Do the self-help or home-based recovery programs work?
Most definitely. People are more likely to find a way to recovery that suits them if there’s a wide range of options available. People don’t respond well when they feel they’re being pushed into a corner. However, a self-help manual can rarely replace being with supportive people in a social setting that rewards abstinence and/or control.
Does recovery always have to mean abstinence?
Some treatment philosophies support the idea that a minority of people with moderate drinking problems a controlled drinking goal is possible. Common Bond Recovery Center supports the philosophy that people at treatment centers need to aim for abstinence. With any chemical dependency, abstinence is the only option.
How does an addict guard against relapse?
Lots of ways. One would be removing or avoiding the triggers of addiction. Another might be making contact with new people who don’t use drugs. That’s a big step to take, and some will advise the opposite, saying it’s important to stick with people who are in recovery because they understand and can offer support. This is fine as long as they’re supporting your abstinence rather than stimulating your addiction.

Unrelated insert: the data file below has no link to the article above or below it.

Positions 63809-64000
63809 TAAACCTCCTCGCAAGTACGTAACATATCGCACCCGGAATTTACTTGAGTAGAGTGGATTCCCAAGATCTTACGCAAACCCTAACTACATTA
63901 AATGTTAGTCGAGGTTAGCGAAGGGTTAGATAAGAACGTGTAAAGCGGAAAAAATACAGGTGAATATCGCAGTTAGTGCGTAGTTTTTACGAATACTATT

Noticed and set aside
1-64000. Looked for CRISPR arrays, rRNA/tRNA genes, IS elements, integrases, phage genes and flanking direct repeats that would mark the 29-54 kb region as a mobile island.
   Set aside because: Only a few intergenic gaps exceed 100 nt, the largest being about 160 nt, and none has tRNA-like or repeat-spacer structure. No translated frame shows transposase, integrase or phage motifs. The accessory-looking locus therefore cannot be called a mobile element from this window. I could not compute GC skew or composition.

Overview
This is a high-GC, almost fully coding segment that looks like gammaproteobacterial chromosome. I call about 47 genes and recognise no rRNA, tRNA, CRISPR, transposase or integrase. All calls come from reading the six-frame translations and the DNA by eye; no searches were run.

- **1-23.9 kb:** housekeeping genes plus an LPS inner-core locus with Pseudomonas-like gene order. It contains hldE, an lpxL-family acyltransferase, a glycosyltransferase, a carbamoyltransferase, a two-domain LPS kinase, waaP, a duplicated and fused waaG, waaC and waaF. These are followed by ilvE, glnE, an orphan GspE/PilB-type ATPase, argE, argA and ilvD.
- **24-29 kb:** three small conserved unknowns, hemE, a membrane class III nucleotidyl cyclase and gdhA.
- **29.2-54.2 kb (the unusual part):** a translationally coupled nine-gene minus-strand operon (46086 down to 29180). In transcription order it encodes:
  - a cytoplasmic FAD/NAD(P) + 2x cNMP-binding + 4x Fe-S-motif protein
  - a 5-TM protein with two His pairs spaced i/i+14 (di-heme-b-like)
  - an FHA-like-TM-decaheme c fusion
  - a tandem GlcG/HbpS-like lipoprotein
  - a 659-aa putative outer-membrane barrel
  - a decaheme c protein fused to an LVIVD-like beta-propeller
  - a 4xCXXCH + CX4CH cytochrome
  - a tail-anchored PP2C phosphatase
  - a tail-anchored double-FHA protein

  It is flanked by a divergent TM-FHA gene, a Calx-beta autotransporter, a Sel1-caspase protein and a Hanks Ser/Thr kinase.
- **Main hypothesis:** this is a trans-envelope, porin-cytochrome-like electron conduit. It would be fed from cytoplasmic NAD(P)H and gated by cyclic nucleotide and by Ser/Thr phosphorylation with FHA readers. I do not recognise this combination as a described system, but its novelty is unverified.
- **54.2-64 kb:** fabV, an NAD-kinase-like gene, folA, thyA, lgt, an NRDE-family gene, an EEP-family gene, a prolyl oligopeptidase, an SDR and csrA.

In the case of drug users, the people who recover successfully are the ones who change their drug-using surroundings. This can be very difficult, especially if their partner is a drug user (unless they change their habit too).
It’s also important for recovering addicts to change their activities so that they have alternative ways of feeling rewarded, alternative ways of coping with feeling down or lonely and alternative ways of having a good time. Very often, people get into drug and alcohol addiction simply for relaxation, enjoyment, or to cope and manage their life, but then they lose control. When that happens, they have to find alternative ways to continue to feed their addiction.